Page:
This is fluid that accumulates in the pleural space because of disease is called a effusion. You may also hear this described as a “benign pleural effusion” if the accumulations of fluid are non malignant. It may precede or predispose to diffuse bilateral pleural thickening.
When microscopic asbestos fibres are breathed in they become lodged in the lungs. The bodies reaction to the lodged fibres can cause “mesothelial cells” to become abnormal and produce large amounts of fluid. It is this overproduction of fluid by the mesothelial cells that causes the pleural effusion.
Some effusions cause chest pains, but many do not cause any symptoms.
Pleural effusion can be diagnosed using chest x-rays and CT scans. It can be treated and you may make a complete recovery. Excess fluid can be removed from the pleural space and an operation known as a “pleurodesis” can be carried out to prevent fluid building up again.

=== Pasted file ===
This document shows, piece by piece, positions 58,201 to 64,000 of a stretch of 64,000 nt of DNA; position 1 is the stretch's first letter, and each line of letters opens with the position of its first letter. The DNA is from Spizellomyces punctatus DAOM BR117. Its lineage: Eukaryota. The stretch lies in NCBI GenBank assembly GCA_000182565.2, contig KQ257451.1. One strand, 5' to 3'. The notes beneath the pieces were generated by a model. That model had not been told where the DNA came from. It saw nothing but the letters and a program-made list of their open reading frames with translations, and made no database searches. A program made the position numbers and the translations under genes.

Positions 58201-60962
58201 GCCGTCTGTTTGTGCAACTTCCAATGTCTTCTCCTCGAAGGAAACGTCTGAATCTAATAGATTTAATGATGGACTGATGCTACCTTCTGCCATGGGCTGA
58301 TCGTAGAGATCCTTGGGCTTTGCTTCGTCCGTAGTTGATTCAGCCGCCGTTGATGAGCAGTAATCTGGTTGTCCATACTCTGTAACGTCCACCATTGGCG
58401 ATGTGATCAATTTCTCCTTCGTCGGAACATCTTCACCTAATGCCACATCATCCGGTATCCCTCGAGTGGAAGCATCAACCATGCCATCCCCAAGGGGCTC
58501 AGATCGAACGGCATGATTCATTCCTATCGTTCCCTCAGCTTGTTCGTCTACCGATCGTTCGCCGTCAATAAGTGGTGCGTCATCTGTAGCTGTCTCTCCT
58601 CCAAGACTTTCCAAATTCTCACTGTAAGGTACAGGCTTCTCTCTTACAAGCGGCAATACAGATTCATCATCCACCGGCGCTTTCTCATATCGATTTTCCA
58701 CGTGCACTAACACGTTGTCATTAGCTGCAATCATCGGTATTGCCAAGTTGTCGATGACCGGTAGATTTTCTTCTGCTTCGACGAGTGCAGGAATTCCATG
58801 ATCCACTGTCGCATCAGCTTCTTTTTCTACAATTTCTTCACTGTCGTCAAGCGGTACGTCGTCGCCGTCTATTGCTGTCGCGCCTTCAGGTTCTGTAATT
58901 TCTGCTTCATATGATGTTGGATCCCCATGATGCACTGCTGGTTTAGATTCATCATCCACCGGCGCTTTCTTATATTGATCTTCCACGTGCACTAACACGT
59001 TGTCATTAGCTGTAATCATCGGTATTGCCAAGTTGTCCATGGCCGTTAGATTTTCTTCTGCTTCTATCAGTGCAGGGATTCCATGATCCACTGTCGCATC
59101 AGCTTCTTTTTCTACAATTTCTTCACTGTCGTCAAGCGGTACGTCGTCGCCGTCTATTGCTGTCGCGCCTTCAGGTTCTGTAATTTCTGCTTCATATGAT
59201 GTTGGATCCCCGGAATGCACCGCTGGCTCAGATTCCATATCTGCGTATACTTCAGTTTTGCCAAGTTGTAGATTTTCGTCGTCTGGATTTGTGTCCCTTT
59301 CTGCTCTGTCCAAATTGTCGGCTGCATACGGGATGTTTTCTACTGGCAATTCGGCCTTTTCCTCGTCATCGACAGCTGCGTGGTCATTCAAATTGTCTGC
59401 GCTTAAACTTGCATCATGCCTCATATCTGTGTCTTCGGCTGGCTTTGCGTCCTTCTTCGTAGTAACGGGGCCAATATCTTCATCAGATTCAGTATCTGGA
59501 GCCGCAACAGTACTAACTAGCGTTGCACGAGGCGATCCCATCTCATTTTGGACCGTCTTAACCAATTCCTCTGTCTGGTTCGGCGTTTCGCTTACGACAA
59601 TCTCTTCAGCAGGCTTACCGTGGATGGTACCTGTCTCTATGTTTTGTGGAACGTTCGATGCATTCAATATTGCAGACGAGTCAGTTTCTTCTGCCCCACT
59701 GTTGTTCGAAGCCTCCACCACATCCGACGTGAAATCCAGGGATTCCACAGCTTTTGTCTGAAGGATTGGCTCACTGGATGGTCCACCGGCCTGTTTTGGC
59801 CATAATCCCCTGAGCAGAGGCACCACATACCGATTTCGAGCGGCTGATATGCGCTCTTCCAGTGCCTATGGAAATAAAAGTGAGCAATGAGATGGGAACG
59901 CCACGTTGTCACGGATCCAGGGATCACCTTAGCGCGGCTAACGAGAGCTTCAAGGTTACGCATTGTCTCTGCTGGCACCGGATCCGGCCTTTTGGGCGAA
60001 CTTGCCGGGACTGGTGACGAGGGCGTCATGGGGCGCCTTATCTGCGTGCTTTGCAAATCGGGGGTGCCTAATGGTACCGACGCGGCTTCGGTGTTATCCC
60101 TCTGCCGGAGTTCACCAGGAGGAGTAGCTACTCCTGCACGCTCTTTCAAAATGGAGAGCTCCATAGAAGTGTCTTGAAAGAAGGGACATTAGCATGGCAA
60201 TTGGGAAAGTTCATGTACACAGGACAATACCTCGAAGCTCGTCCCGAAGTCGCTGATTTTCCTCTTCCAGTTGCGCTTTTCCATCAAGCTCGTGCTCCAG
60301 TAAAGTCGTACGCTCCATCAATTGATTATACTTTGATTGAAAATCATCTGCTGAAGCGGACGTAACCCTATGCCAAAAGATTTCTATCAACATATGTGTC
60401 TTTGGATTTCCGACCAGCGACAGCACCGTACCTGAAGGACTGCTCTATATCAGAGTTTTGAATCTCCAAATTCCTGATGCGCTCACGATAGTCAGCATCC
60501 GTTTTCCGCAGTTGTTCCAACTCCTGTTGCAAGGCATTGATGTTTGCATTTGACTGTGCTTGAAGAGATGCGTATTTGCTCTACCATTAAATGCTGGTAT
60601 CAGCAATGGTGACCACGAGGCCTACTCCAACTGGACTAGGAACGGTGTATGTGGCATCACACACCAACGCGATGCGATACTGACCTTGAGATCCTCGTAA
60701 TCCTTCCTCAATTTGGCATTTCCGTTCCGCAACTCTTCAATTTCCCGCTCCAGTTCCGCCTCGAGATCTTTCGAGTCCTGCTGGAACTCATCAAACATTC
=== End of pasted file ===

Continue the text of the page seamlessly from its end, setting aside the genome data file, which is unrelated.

The pleural effusion can be caused by a variety of factors including infections, persistent inflammation or by cancers. However it can be evidence of exposure to asbestos and it may lead to the development of a more serious asbestos related illness such as pleural thickening, asbestosis, mesothelioma or asbestos-related lung cancer.
Department for Work and Pensions (“DWP”) will not pay benefits but civil compensation can be claimed.
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